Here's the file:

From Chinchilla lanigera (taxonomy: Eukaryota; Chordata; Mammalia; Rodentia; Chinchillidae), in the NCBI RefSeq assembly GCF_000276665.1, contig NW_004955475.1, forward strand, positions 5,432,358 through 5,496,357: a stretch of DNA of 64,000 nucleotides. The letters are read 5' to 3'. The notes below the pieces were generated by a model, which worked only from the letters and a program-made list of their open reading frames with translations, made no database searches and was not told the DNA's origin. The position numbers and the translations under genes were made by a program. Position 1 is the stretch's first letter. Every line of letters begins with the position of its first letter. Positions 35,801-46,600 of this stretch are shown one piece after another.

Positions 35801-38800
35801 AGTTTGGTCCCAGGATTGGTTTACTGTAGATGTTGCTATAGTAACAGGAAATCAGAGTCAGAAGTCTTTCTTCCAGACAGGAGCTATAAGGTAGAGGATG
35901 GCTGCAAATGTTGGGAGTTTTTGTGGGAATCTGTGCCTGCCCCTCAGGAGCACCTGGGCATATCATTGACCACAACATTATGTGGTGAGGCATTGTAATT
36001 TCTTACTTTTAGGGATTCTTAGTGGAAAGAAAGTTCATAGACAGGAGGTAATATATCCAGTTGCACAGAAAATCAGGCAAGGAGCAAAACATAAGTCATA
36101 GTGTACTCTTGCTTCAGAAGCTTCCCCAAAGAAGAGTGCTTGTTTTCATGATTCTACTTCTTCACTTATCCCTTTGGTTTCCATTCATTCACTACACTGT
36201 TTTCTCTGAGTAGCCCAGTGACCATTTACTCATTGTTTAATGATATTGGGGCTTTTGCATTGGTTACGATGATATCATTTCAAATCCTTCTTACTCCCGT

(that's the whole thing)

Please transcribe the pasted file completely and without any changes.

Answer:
From Chinchilla lanigera (taxonomy: Eukaryota; Chordata; Mammalia; Rodentia; Chinchillidae), in the NCBI RefSeq assembly GCF_000276665.1, contig NW_004955475.1, forward strand, positions 5,432,358 through 5,496,357: a stretch of DNA of 64,000 nucleotides. The letters are read 5' to 3'. The notes below the pieces were generated by a model, which worked only from the letters and a program-made list of their open reading frames with translations, made no database searches and was not told the DNA's origin. The position numbers and the translations under genes were made by a program. Position 1 is the stretch's first letter. Every line of letters begins with the position of its first letter. Positions 35,801-46,600 of this stretch are shown one piece after another.

Positions 35801-38800
35801 AGTTTGGTCCCAGGATTGGTTTACTGTAGATGTTGCTATAGTAACAGGAAATCAGAGTCAGAAGTCTTTCTTCCAGACAGGAGCTATAAGGTAGAGGATG
35901 GCTGCAAATGTTGGGAGTTTTTGTGGGAATCTGTGCCTGCCCCTCAGGAGCACCTGGGCATATCATTGACCACAACATTATGTGGTGAGGCATTGTAATT
36001 TCTTACTTTTAGGGATTCTTAGTGGAAAGAAAGTTCATAGACAGGAGGTAATATATCCAGTTGCACAGAAAATCAGGCAAGGAGCAAAACATAAGTCATA
36101 GTGTACTCTTGCTTCAGAAGCTTCCCCAAAGAAGAGTGCTTGTTTTCATGATTCTACTTCTTCACTTATCCCTTTGGTTTCCATTCATTCACTACACTGT
36201 TTTCTCTGAGTAGCCCAGTGACCATTTACTCATTGTTTAATGATATTGGGGCTTTTGCATTGGTTACGATGATATCATTTCAAATCCTTCTTACTCCCGT